So How Did You Learn To Build Guitars? Part One

I suppose every craftsman who pursues something that isn't specified in a four year curriculum somewhere has heard the above question.  I certainly have heard it over and over.   If I'm feeling flippant, (a frequent state for me), I'll toss off a quick "well, I pretty much figured it out for myself." That is really the truth, as when I got interested in building guitars, there were just a few books on the craft and nothing on the internet.  The only luthier I knew of was Moze who was doing beautiful work in his shop right in my neighborhood of San Diego.   I'd bought two or three guitars there but never had the nerve to ask him question 1 about learning the craft.

Along with the "how did you learn?" query I get the "can you go to school for this?"   Well, yes you can, these days, and I'm sure there is some terrific instruction at these schools but it would not have been in my wheelhouse as I've always hated school.   Kindergarten through high school and a few feckless semesters in a community college were the worst torture I have ever experienced, a grim and frustrating endeavor to be sure.   I know it's a character flaw but to this day even the idea of a casual workshop makes me want to get in the Mustang, grab first gear and let that V8 take me from zero to outta here as quickly as physics will allow.

I'd been playing guitar for some time and had fallen under the spell of good flattops, but gradually realized that I was more interested in the how and why of various guitars than I was in playing them.  I knew I had to keep my chops up enough to properly evaluate and demo instruments, but what kept me up at night was the nuts and bolts aspect of guitars in general and American style flat top acoustics in particular.  I'd always had a mechanical bent since childhood.  I loved tools of all sorts and a quirk of fate supplied a father who was of the same persuasion, plus he just happened to be a sales manager at a huge tool distributor in L.A.

The decision came casually enough, one afternoon I announced to wife #2 (of 3) that I was going to build a guitar.  The response from the blessed bride was one of derision with more than a trace of outright hostility.    Well, that was all the incentive I needed and no, I don't miss #2 a bit.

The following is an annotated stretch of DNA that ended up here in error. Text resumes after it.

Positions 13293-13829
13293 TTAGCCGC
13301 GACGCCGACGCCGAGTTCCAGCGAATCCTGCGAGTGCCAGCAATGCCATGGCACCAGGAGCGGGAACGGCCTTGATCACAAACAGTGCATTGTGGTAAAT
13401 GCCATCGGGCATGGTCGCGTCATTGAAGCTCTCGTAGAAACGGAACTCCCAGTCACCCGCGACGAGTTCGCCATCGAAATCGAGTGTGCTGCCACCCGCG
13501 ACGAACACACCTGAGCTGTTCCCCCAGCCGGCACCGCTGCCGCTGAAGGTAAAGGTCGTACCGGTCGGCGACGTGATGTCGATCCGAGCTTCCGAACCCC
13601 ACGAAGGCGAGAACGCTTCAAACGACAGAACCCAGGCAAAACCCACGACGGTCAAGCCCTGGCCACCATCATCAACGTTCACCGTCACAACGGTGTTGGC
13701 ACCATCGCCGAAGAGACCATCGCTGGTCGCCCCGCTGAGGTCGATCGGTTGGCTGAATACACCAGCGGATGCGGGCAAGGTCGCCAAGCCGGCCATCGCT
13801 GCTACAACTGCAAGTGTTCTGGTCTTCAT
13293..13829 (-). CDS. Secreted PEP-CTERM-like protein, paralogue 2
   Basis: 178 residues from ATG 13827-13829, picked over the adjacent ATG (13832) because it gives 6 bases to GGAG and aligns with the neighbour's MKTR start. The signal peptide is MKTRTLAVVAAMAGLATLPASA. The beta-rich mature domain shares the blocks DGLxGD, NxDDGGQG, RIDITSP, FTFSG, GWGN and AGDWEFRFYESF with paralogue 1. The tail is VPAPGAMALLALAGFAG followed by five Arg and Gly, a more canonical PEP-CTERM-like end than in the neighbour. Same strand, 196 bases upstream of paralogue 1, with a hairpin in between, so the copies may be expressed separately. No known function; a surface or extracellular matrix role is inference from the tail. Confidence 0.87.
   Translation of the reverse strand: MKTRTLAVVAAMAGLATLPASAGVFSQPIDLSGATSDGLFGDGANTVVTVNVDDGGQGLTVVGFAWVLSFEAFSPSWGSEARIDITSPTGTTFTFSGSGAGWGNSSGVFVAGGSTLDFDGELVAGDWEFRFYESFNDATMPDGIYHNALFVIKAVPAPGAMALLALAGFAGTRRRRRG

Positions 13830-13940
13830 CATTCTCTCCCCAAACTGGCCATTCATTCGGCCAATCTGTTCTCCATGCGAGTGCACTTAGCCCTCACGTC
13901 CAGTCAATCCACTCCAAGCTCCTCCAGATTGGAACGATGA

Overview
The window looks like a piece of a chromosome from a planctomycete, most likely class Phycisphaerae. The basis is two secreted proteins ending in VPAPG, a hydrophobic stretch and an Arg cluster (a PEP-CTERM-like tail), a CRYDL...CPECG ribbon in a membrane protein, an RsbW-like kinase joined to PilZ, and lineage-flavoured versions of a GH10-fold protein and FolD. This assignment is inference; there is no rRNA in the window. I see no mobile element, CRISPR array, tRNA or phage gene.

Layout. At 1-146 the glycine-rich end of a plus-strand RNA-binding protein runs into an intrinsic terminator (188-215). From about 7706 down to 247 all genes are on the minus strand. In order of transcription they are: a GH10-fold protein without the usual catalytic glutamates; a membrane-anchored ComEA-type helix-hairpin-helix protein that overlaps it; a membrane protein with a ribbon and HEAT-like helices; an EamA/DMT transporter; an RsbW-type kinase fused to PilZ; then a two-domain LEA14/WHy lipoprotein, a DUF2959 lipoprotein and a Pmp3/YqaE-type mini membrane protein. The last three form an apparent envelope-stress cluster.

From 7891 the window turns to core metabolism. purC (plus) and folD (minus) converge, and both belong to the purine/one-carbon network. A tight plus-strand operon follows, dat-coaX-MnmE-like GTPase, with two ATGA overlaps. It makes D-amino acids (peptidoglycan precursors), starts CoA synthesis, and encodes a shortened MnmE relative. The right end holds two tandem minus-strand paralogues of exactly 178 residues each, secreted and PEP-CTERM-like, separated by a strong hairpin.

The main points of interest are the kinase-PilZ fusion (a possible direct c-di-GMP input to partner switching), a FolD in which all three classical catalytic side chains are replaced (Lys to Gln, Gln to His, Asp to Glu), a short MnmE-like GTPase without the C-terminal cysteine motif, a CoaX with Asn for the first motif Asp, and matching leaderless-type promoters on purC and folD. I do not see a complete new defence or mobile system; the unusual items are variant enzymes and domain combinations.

Once I declared my intention I bought all the books I could find on steel string flattops.  Jim Williams, David Russell Young, Irving Sloane and later Cumpiano and Natelson.   These guys all knew how to do it and all had markedly different methods for every aspect of the craft.   I read, re-read, and thoroughly digested the material and came up with a synthesis of these approaches that I though would work for my beginning status.  I was lucky to have a small workshop area in my garage where I could leave projects without needing to clean off the kitchen table every evening.

Although I was quite accomplished as a mechanic, my experience had all been with cars, motorcycles, and firearms.   I disliked woodworking and was hopeless at anything like carpentry.  An inauspicious beginning, indeed.  Undaunted, I decided to hedge my bets a little and start with a kit of materials to save some of the steep learning curve for subsequent tries should #1 prove successful.   I bought a kit from Martin that was based on their splendid M-36 which was a guitar I had wanted to own anyway.   Frank Finocchio at Martin set me up with an M-36 package.  Once I had the materials, I needed tools.   What I had, helped me rebuild engines and transmissions but was of no use on guitars.  I quickly put together a good starter set of chisels, scrapers, clamps, and the like, and I had no more excuses.  It was time to do it.

Over seven months of evenings and weekends (I was working full time as owner/operator of a photo lab) I put that puppy together.  After 25+ years I still vividly remember the last agonizing day or two not knowing whether It would be tolerable, a disappointment, or a disaster. After string-up and set-up, all was well.  That first piece sounded terrific, played easily, and did not look too bad at all considering I knew less than nothing about quality guitar finishing.

Part Two will be along shortly.